The Doctor and Bill barely escape by pretending to be happy, then running to the TARDIS. As soon as he gets to the TARDIS, though, the Doctor wants to head back to the city. He wants to blow the place up before the colony ship arrives and the colonists find themselves walking into a death trap. He tells Bill to stay behind and watch movies. She starts to obey, but then she thinks better of it and follows the Doctor back to the city. The Doctor and Bill have some great banter as they look for the original ship that brought the robots and skeleton (in more ways than one) crew to the planet. Being paired with a new companion seems to have reinvigorated Peter Capaldi, who has always been a fantastic actor, but now gets to show off his comedic chops a bit more. Anyway, they do eventually find the ship in the bowels of the city, and it even has a map. The Doctor, trying to keep Bill out of trouble, has her use the map to direct him to the ship’s engine room, which he intends to blow up. He doesn’t actually need the direction, though, which Bill figures out pretty quickly, so she starts exploring on her own. All I could think of in this part of the episode was hasn’t Bill, for all her mentions of sci-fi, watched “Star Wars?” Those films teach us that older mentors going off to engine rooms alone never ends well!

Of course, the Doctor’s mucking around in the engine room attracts the attention of the Emoji robots. The Doctor ends up having to fight off one of them as he tries to reconfigure the engine to blow up. He ends up pushing it off a very high ledge, though, so score one for the Doctor! Meanwhile, Bill makes two very important discoveries during her explorations. First, she finds the body of the dead mother referred to early in the episode, laid out on a beautiful bed with a book that seems to contain images of the whole history of humanity. Bill sees a lot of pictures that look like war and strife, and she asks the Doctor if humanity had to leave Earth because something horrible happened. He says that yes, Earth was evacuated, but he has encountered several ships like this one along his travels, so humanity endured. Bill also discovers a little boy who has woken up from hibernation. The Doctor finally puts all the pieces together. The colonists aren’t on their way to the planet. They’re already here in the ship, and the presence of the Doctor and Bill in the ship has started the process of waking them all up. The Doctor has to reverse all the modifications he made to the engine right away so that he doesn’t blow up everyone just as they become aware of their new home.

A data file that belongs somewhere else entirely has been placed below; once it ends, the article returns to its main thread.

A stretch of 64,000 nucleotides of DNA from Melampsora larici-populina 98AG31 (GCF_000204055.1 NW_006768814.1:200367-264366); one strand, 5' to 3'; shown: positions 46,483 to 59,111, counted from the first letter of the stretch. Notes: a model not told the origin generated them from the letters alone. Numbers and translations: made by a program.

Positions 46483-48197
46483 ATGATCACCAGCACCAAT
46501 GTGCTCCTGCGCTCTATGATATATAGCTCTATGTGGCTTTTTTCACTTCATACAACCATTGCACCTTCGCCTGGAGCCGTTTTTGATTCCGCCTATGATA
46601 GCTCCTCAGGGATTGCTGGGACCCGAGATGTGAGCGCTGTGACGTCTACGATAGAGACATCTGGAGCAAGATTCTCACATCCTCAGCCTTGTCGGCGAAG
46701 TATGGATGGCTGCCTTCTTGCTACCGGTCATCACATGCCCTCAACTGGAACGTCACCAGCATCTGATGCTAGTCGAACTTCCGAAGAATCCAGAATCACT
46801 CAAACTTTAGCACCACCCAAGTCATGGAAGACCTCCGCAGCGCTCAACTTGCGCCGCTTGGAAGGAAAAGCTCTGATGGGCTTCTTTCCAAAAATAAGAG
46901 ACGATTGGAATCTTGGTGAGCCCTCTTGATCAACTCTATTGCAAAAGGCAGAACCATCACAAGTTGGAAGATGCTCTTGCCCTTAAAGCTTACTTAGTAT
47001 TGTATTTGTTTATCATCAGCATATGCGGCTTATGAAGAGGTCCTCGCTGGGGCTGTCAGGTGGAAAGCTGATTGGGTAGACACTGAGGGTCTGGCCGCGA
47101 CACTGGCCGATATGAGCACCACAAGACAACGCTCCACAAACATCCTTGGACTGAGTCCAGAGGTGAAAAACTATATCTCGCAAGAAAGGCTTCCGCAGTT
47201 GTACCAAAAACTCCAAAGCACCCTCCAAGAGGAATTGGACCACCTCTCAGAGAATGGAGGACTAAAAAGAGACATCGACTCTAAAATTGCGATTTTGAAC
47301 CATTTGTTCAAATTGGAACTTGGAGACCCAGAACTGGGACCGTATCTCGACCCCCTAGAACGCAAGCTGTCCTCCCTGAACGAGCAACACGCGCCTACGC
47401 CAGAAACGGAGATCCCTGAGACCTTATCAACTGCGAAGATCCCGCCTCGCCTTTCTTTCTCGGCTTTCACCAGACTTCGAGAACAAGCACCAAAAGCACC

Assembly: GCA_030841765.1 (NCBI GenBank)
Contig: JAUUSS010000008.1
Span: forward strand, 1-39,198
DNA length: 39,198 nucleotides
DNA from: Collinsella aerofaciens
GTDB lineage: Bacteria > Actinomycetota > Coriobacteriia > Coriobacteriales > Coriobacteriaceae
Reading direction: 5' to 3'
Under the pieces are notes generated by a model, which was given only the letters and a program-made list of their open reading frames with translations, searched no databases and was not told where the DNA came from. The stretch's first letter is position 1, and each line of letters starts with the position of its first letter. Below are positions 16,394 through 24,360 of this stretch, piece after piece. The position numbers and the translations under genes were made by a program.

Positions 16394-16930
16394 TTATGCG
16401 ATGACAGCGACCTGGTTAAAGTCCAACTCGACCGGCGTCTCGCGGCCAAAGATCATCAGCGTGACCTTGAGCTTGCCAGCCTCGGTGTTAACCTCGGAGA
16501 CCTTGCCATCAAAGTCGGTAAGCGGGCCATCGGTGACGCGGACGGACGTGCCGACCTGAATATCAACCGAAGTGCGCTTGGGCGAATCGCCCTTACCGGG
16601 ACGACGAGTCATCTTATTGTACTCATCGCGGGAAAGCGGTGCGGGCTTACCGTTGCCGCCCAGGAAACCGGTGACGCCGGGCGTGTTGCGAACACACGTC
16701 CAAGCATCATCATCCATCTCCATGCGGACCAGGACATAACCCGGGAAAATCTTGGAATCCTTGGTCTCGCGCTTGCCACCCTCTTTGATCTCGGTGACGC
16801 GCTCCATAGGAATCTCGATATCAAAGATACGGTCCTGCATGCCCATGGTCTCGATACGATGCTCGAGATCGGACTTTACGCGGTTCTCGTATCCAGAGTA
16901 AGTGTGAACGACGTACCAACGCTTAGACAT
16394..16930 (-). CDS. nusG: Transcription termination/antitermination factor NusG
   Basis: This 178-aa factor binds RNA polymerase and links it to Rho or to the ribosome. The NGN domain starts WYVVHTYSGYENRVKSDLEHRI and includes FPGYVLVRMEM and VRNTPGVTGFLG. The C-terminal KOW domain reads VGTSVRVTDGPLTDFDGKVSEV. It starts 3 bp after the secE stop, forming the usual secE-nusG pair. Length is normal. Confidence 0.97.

The Doctor realizes he needs to figure out why the robots started killing everyone, and Bill thinks she might have a piece to the puzzle. As they observe the woman’s body Bill found earlier and look at the book that was with her, the Doctor finally figures it out. The robots were supposed to keep everyone happy, and they gradually expanded the definition of what that would entail. When the woman died, the robots encountered someone grieving for the first time, and they interpreted maintaining happiness as killing unhappy people. As more and more people died, it became, as the Doctor put it, a “grief tsunami.” The Doctor tries to head off the robots killing any more colonists by explaining what happened to the newly awakened. They just want to grab their guns and kill all the robots, though. To make things even more complicated, the little boy Bill encountered has wandered out into the city, been given an Emoji badge, and is starting to realize that things are very wrong.

There’s a big clash between the humans and the robots, especially when the robots realize that the kid is very unhappy, and it seems like it’s going to be all-out war. The Doctor saves the day, though, by resetting the robots so they don’t remember what happened. The Doctor now acknowledges them as their own life form, though, so to correct for his earlier mistakes, he decides to act as negotiator between the robots and the humans. Particularly to discuss rent, since the city is literally made of the robots after all. On their way back to Earth, Bill continues to press the idea that the Doctor is basically a policeman. The Doctor tries to deny it, but he doesn’t make a very convincing argument. They return to London, but all is not as they left it. It’s snowing, the Thames is frozen over, and there’s a random elephant. Clearly something has gone very wrong.